The other Black church in the Orange Mound community of Memphis I became familiar with was Mount Pisgah Church, where Miss Bailey attended. Miss Bailey had a standing taxi appointment for my Daddy to pick her up early in the morning to take her to work. I think she was a nurse. I could tell that my Daddy respected her a lot, and he asked her if I could go to church with her on some Sundays when he picked her up to take her to church.

Miss Bailey was a kind lady who had manners, dressed nicely, carried herself in what people called a “dignified manner,” and seemed to have the respect of all who knew her. I felt good standing next to her in church with hymn book in hand singing “Have Thine Own Way Lord,” “Blessed Assurance,” “The Old Rugged Cross,” and my favorite song, “I Come to the Garden Alone.” Singing these songs and being in the presence of Miss Bailey, though I was only nine years old, I could feel the love of God, and I knew that Miss Bailey was the type of woman that I wanted to be.

The Black Church is, indeed, “our story, our song.”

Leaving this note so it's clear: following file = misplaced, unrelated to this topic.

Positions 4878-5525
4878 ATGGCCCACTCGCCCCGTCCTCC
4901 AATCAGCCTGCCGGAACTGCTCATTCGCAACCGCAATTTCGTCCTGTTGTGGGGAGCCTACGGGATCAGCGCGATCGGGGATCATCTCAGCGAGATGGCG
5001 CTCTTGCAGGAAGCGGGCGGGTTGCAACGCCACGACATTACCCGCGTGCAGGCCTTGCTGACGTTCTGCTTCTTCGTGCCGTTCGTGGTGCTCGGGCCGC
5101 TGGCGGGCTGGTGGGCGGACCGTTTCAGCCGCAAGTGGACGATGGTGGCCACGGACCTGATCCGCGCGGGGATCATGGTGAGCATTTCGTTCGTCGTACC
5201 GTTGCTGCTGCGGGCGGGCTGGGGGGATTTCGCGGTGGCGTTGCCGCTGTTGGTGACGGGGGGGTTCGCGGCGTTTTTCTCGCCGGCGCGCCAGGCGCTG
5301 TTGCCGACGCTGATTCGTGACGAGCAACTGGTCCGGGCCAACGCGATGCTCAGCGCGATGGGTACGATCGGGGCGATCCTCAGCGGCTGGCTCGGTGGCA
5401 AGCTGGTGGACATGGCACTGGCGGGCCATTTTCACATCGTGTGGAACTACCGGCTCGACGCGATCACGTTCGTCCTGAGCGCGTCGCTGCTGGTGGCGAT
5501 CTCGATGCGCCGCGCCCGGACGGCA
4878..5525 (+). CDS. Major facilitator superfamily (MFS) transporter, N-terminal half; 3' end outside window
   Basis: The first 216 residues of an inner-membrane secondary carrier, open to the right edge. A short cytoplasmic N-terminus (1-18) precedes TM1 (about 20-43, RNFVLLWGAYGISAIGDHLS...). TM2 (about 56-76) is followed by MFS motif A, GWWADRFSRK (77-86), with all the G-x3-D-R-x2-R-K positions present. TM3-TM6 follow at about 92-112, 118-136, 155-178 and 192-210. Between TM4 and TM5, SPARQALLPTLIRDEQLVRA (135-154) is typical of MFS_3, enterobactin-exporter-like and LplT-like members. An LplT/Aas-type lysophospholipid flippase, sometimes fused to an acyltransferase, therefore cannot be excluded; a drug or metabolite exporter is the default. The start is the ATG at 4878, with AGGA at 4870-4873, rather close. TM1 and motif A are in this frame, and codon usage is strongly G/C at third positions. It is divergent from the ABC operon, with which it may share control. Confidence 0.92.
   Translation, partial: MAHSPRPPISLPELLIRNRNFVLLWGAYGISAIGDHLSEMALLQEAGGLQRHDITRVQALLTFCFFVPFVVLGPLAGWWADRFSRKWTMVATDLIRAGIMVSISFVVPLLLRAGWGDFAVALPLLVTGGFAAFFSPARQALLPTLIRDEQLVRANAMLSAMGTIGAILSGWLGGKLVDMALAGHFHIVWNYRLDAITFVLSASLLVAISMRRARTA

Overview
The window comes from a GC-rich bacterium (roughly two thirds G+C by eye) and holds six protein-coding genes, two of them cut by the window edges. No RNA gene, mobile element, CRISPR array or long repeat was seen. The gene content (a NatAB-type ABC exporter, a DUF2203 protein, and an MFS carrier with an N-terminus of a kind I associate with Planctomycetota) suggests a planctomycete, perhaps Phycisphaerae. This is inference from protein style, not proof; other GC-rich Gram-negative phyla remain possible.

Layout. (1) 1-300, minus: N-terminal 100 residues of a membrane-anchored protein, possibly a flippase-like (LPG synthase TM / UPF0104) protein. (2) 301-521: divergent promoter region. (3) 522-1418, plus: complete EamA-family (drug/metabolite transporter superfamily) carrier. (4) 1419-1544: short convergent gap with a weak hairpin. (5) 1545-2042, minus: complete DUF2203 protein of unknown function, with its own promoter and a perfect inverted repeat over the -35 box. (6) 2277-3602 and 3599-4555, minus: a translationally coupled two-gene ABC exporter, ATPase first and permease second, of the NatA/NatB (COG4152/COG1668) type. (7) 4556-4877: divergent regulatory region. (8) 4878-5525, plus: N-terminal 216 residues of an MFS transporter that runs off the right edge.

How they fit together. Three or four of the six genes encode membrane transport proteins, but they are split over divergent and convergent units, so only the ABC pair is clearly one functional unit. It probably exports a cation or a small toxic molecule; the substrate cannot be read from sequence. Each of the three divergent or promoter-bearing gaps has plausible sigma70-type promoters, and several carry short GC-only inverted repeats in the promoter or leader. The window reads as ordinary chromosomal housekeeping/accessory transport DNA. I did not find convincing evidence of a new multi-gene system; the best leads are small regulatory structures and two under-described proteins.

(Next Week: The Black Church in Chicago)

Affirming Educational Opportunity

In 1965, I—a descendant of enslaved persons—was the first in my family to graduate from college with a four-year degree. One can see this as a significant advancement over the course of several generations and/or see with the Rev. Dr. Martin Luther King, Jr., “Why [after 100 years] We Can’t Wait” to be able to exercise our full rights and take advantage of the opportunities afforded in this “land of plenty.”

It was around the time that I graduated from a state university that the policy of Affirmative Action began to gain traction in regard to hiring in federal jobs and awarding federal contracts to minority-owned businesses. Following the federal government’s lead in mandating hiring without regard to race, colleges and universities began the practice of acting affirmatively to increase the number of Black students admitted. This proactive behavior on the part of higher education, particularly among elite colleges and universities, began trending in the late 1960s.